A plant’s hardiness zone is defined as the amount of cold it can take before it freezes to death. It’s ability to survive blistering winters is directly connected to where and when it evolved. Tomatoes, for example, are native to Central America and can’t get through even the mildest winter in the US. So you have to plant them over and over each year. But, go to where they are native, and they don’t need to be started from seed annually. Likewise, Echinacea purpurea (coneflower) evolved in eastern North American with a hardiness zone range of 3 to 8. They can take lots of cold and relatively lots of hot. They will find it difficult to grow where tomatoes flourish as well as in the northern parts of Canada.
A hardiness zone map is easy to find. The one below is from the USDA and break each zone into an “a” and “b”.
Hardiness zones were first created for cultivating trees and shrubs during the first half of the 20th century. In the 1990s, the USDA began to publish the “official” maps. This makes sense because most vegetables are planted and harvested within the same year while fruit and nut trees need to stay around to mature. That’s why oranges are grown in warm climates and apples are grown in colder climates.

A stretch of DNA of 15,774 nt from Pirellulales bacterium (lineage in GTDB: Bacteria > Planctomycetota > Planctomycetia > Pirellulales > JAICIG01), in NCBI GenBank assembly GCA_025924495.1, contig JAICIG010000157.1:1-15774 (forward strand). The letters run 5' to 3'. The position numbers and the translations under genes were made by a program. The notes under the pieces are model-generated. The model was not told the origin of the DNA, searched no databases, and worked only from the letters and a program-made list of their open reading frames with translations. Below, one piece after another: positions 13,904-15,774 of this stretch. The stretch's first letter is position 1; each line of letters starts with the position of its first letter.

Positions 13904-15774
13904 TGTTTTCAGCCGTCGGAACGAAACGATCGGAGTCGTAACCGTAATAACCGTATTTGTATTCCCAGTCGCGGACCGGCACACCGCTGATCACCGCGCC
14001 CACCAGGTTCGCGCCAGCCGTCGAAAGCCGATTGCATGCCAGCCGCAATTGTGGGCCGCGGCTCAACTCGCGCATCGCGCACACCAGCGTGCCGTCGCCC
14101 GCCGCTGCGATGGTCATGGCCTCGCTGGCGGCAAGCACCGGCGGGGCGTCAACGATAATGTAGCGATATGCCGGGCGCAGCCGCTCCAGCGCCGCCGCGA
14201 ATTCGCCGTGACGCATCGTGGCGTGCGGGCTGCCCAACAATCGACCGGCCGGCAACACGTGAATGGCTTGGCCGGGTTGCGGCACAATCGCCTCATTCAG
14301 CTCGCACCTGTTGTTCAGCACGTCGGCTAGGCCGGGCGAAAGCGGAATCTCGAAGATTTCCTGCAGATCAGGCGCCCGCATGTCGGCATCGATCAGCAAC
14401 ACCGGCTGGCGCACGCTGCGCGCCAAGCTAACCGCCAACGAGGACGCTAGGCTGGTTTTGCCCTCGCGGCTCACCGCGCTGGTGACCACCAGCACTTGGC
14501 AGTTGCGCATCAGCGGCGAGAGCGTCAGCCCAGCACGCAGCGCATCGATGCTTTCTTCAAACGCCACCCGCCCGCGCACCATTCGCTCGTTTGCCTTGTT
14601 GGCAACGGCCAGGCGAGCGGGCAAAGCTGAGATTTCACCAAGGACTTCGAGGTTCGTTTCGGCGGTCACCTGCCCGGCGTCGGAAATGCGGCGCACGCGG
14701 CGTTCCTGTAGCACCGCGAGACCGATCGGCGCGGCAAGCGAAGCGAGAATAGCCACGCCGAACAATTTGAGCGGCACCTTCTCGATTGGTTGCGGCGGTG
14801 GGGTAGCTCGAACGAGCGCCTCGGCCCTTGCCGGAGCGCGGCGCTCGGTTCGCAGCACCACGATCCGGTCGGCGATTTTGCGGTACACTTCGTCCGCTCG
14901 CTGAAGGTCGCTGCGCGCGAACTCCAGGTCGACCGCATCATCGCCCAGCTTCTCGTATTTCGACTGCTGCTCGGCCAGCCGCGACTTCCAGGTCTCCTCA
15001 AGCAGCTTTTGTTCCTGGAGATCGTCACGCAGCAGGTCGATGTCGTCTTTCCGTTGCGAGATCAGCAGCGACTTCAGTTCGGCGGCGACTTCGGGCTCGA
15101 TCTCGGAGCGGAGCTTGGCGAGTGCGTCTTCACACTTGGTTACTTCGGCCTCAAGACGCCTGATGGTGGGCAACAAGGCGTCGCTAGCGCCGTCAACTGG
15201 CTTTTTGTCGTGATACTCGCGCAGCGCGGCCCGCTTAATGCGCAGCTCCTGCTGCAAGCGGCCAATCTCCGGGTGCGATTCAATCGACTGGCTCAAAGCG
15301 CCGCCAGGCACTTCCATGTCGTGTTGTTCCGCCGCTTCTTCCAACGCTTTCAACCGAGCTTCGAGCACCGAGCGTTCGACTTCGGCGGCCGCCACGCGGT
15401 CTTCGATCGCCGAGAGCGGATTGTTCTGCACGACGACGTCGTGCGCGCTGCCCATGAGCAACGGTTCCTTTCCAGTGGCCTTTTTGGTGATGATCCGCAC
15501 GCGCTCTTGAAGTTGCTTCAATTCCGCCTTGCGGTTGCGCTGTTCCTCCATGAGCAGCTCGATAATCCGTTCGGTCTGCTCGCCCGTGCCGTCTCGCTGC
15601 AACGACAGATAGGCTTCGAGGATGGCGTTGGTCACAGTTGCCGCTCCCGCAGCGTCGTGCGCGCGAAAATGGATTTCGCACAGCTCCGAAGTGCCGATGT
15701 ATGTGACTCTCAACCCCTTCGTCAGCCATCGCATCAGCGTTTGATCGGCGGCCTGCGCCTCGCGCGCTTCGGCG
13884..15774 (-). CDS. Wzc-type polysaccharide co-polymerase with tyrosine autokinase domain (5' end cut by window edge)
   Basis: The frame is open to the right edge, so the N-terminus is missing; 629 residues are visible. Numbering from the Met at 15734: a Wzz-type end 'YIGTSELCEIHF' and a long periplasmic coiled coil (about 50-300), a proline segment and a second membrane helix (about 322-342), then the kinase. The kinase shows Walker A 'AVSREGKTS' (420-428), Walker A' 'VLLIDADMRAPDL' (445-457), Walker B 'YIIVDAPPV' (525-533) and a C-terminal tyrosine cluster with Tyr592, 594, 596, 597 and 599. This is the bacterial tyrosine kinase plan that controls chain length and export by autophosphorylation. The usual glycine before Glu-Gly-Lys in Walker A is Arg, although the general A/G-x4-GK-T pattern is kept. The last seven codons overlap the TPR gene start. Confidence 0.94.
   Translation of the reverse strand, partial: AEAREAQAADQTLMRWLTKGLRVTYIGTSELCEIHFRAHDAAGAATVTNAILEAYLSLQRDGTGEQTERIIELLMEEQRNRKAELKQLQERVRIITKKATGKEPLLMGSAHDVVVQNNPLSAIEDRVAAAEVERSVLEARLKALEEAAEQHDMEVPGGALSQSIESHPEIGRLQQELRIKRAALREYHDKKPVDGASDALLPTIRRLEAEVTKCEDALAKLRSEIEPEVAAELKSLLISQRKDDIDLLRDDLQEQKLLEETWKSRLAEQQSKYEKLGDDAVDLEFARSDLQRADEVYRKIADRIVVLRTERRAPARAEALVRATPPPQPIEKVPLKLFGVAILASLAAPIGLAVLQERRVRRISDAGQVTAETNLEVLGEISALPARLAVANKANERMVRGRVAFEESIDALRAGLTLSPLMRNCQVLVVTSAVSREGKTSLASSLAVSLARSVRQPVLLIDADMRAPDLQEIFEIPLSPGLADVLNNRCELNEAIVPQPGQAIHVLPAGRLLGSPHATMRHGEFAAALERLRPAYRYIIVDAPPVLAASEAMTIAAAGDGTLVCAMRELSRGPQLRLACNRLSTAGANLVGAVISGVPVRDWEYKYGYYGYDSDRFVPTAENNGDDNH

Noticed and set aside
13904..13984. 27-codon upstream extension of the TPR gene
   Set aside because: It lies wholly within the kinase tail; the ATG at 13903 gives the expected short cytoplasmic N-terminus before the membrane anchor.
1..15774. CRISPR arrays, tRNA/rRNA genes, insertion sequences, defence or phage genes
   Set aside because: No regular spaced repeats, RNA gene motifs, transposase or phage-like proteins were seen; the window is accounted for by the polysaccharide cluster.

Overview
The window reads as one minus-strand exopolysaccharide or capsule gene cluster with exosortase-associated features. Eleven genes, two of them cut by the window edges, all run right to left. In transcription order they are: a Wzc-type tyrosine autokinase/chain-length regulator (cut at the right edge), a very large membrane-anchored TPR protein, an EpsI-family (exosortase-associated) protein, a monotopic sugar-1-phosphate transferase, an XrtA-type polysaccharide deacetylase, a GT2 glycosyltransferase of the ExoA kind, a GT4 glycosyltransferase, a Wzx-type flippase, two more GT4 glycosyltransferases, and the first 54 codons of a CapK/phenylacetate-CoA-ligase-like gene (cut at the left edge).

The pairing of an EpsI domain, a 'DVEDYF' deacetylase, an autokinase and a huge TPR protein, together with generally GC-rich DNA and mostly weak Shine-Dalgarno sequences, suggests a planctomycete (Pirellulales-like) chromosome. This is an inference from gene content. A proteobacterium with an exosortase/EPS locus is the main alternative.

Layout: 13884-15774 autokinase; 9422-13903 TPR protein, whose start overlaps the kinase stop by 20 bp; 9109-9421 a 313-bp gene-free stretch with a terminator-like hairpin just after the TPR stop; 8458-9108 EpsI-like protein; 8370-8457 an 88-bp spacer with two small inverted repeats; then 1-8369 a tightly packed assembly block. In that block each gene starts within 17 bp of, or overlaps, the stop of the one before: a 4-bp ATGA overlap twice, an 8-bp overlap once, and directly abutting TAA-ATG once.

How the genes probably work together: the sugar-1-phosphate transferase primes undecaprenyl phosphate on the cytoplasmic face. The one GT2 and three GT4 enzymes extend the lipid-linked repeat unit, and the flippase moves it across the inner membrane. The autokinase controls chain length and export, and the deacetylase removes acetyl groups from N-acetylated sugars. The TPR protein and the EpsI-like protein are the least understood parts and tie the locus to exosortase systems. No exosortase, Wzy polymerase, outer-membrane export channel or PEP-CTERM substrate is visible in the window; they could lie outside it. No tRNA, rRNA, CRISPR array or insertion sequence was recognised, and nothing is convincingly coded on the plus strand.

Hardiness zone is a fundamental especially for those wanting to create that beautiful new perennial look. There’s plenty of things it doesn’t tell you. The more you fall in love with gardening and landscape design, the more you’ll have to learn. Plus, there is no substitute for real-world experience. The hardiness zone don’t tell you how much or little water a plant will need or how much heat a plant can take. However, on the road to expert planting skills, knowing what hardiness zone you are planting in will do more good than harm.
More Posts about Winter and Colder Temperatures
Winter Gardening: Beauty in the After
Beauty in the After, the Series
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